"To play at a high level, you mustn't find yourself in an exotic league, because you won't have the rhythm, although this didn't prevent [Seedorf] from calling Bassogog afterwards.
"The problem, first of all, is a general principle, saying 'I don't want to call a player from a [lesser] league]', but then he can make exceptions if a player really convinces him.
"After all, it's not the league that counts for the national side; it's the quality of the player. I believe that Seedorf is largely logical."
Moukandjo's absence has denied Cameroon one of their most experienced players ahead of the continental showpiece, but Bell doesn't believe the former Lorient forward is as big a loss as he would have been in previous years.
"Moukandjo in 2017 wasn't in China," the 1984 and 1988 Afcon winner continued.
"I didn't watch him in China -- I assume Seedorf has -- but in 2019 it won't be the same as in 2017.
"He's played for two years in China, so it's obvious that his level will drop one day. It's regrettable that he went there; I think it was too early, he should have waited a bit longer."
While the decision to drop Moukandjo, and the winger's subsequent decision to retire, has threatened to undermine morale within the camp, Seedorf deserves credit for negotiating the transition from former first-choice goalkeeper Fabrice Ondoa to his cousin Andre Onana.
Having started just two international matches before Broos's exit, the Ajax No. 1 has started seven of the next eight, relegating Afcon-winning Ondoa to the substitutes' bench.
"[Seedorf]'s managed the situation well," says Bell, who enjoyed a longstanding rivalry with fellow goalkeeper Thomas N'Kono during his Cameroon career.
"We have two strong goalkeepers, like we see at all of the big clubs, and we still give the back-up the chance to play, in cup games or something, and don't keep him solely as a substitute without letting him play.
"I think his choice is largely rational, and it's good. [Onana]'s playing regularly, and is playing at a top level team, so it's logical to give him the nod.
"I always found it extraordinary that even though Ondoa was a substitute in the Spanish Segunda, he always came to the national team and could deliver the kinds of performances he did. Congratulations to him."
Onana has been successfully reintroduced to the team after refusing a call for the 2017 Nations Cup, although the same cannot be said for Joel Matip, who won the UEFA Champions League with Liverpool less than a month after he was omitted from Cameroon's preliminary Afcon squad.
Matip, like Torino defender Nicolas Nkoulou, is currently on a self-imposed international exile, with Seedorf revealing in March that he'd attempted to contact both players, and that the door was open for either man to return if they showed willing.
This isn't the first time that high-profile Cameroon players have stayed away from international duty, with the likes of Eric-Maxim Choupo-Moting, Allan Nyom and Andre Zambo Anguissa rejecting call-ups for the 2017 tournament.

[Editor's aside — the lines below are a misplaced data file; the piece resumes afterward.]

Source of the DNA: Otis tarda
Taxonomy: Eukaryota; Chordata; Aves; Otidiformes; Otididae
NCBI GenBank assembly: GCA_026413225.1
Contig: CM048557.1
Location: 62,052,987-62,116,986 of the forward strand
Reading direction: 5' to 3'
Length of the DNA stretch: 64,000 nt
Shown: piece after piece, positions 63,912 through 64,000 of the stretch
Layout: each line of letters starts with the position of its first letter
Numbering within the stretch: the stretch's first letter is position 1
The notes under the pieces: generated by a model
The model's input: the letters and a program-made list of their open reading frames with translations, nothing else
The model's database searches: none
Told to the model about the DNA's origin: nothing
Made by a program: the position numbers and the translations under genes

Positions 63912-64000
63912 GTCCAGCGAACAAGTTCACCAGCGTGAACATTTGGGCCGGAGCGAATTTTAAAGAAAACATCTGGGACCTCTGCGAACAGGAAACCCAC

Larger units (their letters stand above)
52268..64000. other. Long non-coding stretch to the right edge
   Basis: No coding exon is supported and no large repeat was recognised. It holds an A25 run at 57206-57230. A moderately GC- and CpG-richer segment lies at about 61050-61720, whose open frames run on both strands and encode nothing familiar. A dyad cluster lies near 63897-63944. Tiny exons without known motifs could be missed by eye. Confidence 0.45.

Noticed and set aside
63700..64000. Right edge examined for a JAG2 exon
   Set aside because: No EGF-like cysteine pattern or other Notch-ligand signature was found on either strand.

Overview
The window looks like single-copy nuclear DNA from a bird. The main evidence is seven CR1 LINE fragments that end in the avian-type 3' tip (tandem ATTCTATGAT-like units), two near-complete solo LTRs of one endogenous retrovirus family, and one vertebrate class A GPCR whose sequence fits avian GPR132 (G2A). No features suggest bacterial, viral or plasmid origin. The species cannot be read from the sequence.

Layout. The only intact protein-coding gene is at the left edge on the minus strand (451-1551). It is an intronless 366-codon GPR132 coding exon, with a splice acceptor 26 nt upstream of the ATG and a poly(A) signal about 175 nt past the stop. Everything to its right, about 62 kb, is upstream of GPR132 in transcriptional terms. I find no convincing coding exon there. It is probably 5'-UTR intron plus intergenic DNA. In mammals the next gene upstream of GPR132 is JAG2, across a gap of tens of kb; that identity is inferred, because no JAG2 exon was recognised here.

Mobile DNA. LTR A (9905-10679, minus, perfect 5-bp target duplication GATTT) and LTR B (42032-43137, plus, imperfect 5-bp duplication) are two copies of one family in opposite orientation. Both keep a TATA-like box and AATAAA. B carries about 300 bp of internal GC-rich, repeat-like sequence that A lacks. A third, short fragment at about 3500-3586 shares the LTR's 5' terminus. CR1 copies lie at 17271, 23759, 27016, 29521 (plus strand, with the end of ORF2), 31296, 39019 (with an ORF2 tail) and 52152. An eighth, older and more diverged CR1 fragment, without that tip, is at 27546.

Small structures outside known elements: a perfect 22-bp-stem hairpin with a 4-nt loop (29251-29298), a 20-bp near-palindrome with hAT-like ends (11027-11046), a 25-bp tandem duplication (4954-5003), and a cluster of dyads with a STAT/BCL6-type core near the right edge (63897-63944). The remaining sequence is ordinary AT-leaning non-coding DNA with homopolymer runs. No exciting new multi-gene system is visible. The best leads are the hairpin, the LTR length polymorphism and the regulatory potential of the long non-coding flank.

While Matip's decision to stay away -- he hasn't featured for Cameroon since a victory against Gambia in 2015 -- has proved divisive, Bell believes the Liverpool centre-back's absence ought to prompt a serious inquisition as to the failings of the Cameroon Football Association.
"[He's absent] because the national team and our federation are not always managed in ways which are sufficiently clear and professional," Bell said.
"[His decision] should lead people to ask questions of the management.
"If you have so many players who don't want to come and join the national side, even though players across the whole world enjoy playing for their national sides, then it means there's a problem.
"Players like [Matip] are raising genuine problems, so in order to get them back in the team, you need to recognise the problems they're raising and then resolve them.
"When the players don't take you to be professional enough, it means that you're not organised well enough, so you just need to do this in order to ensure the players feel at least.
"There isn't anything else missing, the players were made to play, so you need to give them the possibility to be happy in the team."
Despite the clouds hanging over Cameroon's Afcon hopes, and the early teething problems of Seedorf's tenure, Bell believes the manager now has the opportunity to unify the squad and ensure the Lions thrive in Egypt.
The former goalkeeper is quietly confident that the Dutchman can counter any potential negative impacts to morale caused by the stay-away players and the omission of Moukandjo.
"It depends on the management, because it's a bit like when you have injured players," Bell said. "This can affect the team, but it can sometimes motivate them as well.
"It depends on [Seedorf], how he manages the team, what he says, and whether he can maintain a stable team spirit."
Over to you, Clarence...